Sunday, July 18, 2021

How is it that more vaccinated Brits are dying of the Delta variant than unvaccinated?

You may have seen a report doing the rounds of the internet claiming that significantly more of the people dying of the Delta variant of COVID in the UK are vaccinated than unvaccinated. It's hard to pin down where the report came from - some articles say the low-life UK newspaper, the Mail on Sunday - but it has gone viral on Facebook and Instagram and apparently on some pro-Trump websites. It provides yet more ammunition for anti-vaxxers and the vaccine-hesitant.

But can it be true? It seems improbable, especially given the claims from the US that COVID deaths are almost all among the unvaccinated. Luckily, it is not hard to find refutations, or at least plausible explanations, from more reputable outlets like The Guardian and the BBC, as well as fact-checkers like Full Fact.

The original stats in which the claims are made come from the latest Public Health England (PHE) Technical Briefing (Table 4). It says that, of the 117 people who have died from the Delta variant in the UK, it was unknown whether or not three of them had been vaccinated (what? why?). But, of the rest, 70 (61%) had received at least one dose of the vaccine, and 50 (44%) had received both, while 44 (38%) had not been vaccinated.

This might seem worrying at first glance, and lend credence to viral claims that the vaccines are ineffective or even dangerous, and that they make people more likely to die, at least from the Delta variant (which is now by far the most common variant worldwide, and particularly so in the UK). But, as more sober analysis reveals, it's actually not that unexpected.

For one thing, as the BBC points out, only 8% of recent cases have been among the fully vaccinated (although that's actually higher than I would have expected), so the vaccines are indeed quite effective at preventing the virus. But most of the fully-vaccinated people are among the over-50s, the very cohort that is significantly more at risk of dying if they do catch the virus, which is why they appear over-represented among the death statistics. An Israeli study shows just how much chronic "old people" comorbidites like hypertension and diabetes skew the death rates from COVID (only 6% with no comorbidities died, according to that study).

The vaccines are not perfect and, if everyone were fully vaccinated, then 100% of the deaths would be among the vaccinated. Britain has a pretty good vaccination rate, particularly among older adults, but some will always slip through the net and get infected and some of those will become hospitalized, and some of those will ultimately die. If the vaccines prevent 95% of deaths, as it is estimated they do, one in twenty will still succumb, more in the more deprived ethnic areas.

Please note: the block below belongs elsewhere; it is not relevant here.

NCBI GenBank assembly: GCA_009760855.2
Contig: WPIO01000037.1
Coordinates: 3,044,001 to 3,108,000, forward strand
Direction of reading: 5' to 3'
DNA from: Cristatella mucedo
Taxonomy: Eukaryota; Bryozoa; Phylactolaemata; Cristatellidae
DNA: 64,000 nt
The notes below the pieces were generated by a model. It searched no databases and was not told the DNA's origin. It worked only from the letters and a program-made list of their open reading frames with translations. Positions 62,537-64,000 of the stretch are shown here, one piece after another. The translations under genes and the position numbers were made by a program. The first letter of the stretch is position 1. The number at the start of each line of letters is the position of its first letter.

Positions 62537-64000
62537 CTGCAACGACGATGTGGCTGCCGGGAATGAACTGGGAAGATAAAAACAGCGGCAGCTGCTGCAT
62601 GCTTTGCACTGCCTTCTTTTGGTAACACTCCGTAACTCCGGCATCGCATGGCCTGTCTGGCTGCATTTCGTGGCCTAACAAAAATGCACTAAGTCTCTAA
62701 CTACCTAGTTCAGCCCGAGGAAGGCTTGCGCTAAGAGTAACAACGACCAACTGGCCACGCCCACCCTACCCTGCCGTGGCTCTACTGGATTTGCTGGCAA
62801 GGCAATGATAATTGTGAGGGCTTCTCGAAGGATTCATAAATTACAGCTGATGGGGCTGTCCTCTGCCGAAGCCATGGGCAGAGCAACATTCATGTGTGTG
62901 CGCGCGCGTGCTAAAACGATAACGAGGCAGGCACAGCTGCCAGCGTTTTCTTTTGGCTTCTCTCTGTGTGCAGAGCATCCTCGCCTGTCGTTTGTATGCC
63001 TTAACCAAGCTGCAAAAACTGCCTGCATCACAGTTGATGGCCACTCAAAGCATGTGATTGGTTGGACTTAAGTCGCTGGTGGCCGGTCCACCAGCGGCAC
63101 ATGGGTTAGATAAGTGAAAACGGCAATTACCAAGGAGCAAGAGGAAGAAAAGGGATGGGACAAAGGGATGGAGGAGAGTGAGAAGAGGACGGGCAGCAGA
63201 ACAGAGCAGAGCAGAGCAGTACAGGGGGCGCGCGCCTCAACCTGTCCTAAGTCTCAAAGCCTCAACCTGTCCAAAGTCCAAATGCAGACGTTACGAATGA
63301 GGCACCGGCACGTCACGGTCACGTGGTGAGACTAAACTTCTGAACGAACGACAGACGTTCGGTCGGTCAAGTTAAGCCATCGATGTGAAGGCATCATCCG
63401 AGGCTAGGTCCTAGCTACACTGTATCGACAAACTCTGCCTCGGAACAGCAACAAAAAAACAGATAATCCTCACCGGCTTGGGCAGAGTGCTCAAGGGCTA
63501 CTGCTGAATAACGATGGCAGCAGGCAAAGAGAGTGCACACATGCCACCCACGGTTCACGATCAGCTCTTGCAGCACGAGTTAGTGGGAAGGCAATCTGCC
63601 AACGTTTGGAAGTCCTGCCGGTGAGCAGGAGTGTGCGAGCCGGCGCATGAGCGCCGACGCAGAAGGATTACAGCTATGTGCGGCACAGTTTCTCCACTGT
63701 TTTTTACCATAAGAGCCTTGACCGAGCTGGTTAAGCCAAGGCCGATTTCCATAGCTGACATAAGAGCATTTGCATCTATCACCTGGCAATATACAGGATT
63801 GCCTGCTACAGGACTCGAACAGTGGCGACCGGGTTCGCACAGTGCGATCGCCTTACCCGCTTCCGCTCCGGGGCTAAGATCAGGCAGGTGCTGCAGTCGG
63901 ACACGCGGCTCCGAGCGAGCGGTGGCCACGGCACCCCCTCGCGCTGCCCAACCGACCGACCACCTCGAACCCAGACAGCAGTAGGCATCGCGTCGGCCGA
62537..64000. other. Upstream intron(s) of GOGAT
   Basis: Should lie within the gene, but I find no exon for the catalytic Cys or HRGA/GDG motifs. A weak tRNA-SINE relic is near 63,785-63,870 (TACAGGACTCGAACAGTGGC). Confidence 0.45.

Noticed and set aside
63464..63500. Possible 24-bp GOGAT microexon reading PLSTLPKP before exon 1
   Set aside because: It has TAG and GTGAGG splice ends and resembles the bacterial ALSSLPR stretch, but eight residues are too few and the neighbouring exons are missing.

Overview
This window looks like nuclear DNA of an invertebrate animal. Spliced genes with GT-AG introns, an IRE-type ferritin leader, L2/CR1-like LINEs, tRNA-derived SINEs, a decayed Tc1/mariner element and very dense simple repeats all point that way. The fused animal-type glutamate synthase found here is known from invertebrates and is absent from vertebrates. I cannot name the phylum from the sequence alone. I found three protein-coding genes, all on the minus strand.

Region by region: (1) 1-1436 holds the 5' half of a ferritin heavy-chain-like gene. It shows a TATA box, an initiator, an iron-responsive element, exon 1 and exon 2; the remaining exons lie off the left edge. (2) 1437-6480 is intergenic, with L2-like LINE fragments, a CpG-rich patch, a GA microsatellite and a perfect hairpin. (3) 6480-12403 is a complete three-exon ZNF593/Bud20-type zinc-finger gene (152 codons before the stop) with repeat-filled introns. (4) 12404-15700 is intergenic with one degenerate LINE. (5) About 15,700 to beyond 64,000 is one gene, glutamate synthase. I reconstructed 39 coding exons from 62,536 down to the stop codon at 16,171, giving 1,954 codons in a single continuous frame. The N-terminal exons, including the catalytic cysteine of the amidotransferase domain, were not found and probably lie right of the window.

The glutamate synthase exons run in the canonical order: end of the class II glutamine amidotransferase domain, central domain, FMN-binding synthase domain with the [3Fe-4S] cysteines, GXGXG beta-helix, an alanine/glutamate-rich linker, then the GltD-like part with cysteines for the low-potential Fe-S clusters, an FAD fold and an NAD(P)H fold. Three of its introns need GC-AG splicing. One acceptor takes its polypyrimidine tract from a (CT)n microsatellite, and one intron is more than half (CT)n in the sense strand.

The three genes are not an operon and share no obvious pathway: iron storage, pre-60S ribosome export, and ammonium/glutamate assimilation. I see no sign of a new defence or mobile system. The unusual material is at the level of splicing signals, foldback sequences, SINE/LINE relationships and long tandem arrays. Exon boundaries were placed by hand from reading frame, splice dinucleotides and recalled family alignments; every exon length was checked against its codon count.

I kind of understand the logic of this as I read it, but it is really not easy to understand, and it does still seem a bit counter-intuitive. If a double-vaccination is supposed to reduce the likelihood of catching COVID by over 90% (and the likelihood of hospitalization and death by much more than that), then surely we should be expecting a figure closer to 1% or less for deaths among vaccinated people.

Also, I don't understand how these British statistics square with the American ones that suggest that very few unvaccinated people are dying (which is more in line with what I would have expected logically). The only difference I can see is that the US figures are over the last six months, during most of which a much smaller proportion of the population were vaccinated, rather than the much more recent past in the case of the UK figures.


Different figures were given in a recent news conference by Sir Patrick Vallance, Chief Scientific Advisor to the UK government, who reported (after a Twitter correction for an error in his verbal report) that 60% of British COVID hospitalizations were unvaccinated, suggesting that 40% were partially or fully vaccinated. This is still a hugely larger number than would be expected, and at odds with the American stats. 

Vallance explains it rather cursorily by saying that the vaccines are not 100% effective, and that, as more and more people are vaccinated, this kind of death level is not surprising. Well, I'm surprised.


This graphic, also apparently based on UK government data, should give us more confidence that things are going as they should.

It shows new cases and deaths from the first 50 days of the second and third waves of the pandemic in Britain. It shows how deaths have stayed very low during the third wave (right-hand graph) compared to the second wave (left-hand graph), even as cases sky-rocket once more.

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